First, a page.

- Ready Player One: massively multiplayer virtual universes
- Ready Player One: wireless VR headsets
- Ready Player One: gloves and haptic suits
- Ready Player One: the recognition of emotions
- Ready Player One: VR graphics worthy of the real world
Directly adapted from the eponymous novel by Ernest Cline, the film has been screened in theaters since Wednesday March 28, 2018. In this feature film, the action takes place in 2045, and we discover a virtual reality much more advanced than that that current VR headsets offer us. However, the question that arises is to know if real-world VR will ever be as successful as that of the film.
Good news: even though this is a work of science fiction, you will find that the innovations imagined are not so far from our present. So here's how close the technologies are to real-world VR, from the most realistic to the most unlikely.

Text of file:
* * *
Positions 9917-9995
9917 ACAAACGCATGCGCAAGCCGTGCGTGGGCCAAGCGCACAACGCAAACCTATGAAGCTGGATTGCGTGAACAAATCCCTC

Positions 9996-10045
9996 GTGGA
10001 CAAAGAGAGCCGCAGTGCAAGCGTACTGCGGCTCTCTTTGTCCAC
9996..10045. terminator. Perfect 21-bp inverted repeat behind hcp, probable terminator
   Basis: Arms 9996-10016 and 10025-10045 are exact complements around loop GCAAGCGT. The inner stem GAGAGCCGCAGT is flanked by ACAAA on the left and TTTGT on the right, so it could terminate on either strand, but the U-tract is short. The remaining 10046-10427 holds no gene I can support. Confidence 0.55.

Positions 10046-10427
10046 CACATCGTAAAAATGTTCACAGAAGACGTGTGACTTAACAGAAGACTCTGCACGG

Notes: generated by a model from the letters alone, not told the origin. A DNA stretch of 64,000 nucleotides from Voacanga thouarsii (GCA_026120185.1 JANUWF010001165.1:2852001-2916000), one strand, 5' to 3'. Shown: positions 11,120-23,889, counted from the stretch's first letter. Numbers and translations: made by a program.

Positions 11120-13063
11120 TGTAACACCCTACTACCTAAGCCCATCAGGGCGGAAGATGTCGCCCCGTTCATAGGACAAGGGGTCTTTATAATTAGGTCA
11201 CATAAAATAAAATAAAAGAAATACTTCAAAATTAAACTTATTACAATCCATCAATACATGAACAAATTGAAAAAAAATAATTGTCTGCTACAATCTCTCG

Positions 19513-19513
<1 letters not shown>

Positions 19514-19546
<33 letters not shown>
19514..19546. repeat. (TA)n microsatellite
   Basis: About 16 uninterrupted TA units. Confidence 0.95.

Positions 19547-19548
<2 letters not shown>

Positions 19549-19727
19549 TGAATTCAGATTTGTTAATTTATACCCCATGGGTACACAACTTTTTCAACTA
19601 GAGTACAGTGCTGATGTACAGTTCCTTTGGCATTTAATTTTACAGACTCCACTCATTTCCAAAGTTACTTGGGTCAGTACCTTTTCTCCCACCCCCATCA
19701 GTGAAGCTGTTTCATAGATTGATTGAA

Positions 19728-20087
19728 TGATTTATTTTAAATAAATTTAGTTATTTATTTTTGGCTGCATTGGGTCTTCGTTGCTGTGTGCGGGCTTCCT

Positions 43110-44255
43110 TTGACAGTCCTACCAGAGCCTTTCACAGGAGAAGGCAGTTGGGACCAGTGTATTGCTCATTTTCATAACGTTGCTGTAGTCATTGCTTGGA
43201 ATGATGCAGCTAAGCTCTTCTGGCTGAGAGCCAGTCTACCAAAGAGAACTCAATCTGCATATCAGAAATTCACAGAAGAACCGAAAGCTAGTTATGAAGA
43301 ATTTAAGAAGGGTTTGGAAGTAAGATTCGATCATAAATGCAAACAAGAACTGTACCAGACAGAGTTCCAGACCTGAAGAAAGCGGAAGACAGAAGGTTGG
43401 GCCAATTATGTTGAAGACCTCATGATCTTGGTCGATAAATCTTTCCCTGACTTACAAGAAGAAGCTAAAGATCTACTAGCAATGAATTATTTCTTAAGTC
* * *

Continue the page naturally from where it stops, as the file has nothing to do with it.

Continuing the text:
Ready Player One: massively multiplayer virtual universes
In, VR headset users gather in the Oasis. This massive virtual universe allows them to interact, communicate, and engage in all kinds of activity. In the original novel by Ernest Cline, it is also specified that all the already existing massively multiplayer games such as have been integrated into the Oasis, in the same way as the imaginary universes like that of or. In short, the Oasis is the ultimate virtual world.
This aspect of the film is probably the least distant from our present. There are indeed many social VR applications, offering users of come together in virtual environments and interact through their avatars. We can notably cite (by the creators of), (recently acquired by Microsoft), or (in which the very first wedding in virtual reality has just taken place).